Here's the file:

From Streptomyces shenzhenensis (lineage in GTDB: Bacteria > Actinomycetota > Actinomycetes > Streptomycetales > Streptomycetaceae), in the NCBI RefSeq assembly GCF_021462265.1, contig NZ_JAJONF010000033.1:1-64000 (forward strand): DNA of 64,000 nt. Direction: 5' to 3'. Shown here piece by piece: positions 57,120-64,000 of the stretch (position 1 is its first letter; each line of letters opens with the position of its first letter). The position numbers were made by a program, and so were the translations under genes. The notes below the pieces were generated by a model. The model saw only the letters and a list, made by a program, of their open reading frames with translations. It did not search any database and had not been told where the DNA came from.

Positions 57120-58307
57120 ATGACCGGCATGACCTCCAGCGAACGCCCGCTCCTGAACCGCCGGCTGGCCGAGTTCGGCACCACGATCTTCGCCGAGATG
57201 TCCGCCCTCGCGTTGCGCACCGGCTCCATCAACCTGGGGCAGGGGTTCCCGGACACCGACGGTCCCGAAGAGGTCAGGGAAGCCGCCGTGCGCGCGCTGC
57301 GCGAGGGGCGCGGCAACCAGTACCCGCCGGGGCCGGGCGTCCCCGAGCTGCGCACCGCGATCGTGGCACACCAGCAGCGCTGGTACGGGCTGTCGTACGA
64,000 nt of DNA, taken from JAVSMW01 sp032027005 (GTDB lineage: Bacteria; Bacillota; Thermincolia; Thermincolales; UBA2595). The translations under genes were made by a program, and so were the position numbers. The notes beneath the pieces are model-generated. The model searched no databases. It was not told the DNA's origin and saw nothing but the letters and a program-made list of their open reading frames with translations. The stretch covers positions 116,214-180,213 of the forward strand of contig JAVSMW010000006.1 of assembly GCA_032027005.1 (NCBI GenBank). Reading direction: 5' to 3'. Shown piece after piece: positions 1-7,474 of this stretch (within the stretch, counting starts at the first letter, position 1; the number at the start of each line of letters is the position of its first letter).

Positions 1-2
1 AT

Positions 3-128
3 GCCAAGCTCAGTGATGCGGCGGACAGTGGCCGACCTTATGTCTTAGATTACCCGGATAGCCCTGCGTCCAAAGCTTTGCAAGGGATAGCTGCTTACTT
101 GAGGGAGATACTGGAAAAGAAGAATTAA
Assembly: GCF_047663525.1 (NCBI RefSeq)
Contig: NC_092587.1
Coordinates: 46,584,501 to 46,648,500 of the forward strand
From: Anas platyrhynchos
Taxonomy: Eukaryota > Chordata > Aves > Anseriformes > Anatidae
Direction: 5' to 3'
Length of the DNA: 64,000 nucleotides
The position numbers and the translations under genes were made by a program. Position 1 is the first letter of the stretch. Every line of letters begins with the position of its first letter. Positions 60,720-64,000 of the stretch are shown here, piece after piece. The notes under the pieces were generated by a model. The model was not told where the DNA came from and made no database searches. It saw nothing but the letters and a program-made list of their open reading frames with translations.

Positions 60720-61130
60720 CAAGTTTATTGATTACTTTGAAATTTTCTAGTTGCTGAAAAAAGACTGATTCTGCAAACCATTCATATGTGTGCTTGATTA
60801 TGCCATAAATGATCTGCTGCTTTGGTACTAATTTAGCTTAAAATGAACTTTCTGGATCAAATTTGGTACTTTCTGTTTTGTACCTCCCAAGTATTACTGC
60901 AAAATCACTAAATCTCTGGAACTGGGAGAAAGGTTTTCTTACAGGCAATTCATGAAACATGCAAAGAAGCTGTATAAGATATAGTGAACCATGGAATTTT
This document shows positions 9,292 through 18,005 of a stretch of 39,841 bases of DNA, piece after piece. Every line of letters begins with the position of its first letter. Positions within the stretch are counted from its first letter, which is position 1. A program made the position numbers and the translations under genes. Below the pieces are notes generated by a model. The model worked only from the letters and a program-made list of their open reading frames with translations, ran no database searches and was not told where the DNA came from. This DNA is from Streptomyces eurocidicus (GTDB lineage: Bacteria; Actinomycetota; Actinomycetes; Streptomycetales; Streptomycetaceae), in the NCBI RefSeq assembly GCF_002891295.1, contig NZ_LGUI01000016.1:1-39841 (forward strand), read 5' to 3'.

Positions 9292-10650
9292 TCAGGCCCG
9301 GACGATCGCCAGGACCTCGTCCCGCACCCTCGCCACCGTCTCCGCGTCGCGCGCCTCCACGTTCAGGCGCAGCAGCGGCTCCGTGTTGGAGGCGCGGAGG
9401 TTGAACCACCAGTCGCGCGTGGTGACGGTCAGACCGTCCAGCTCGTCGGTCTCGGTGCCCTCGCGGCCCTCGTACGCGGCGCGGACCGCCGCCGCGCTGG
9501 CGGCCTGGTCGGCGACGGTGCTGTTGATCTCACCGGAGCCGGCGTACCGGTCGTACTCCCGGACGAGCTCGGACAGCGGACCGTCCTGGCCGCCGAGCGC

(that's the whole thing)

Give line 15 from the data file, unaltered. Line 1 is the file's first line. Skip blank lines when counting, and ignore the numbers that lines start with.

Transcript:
From: Anas platyrhynchos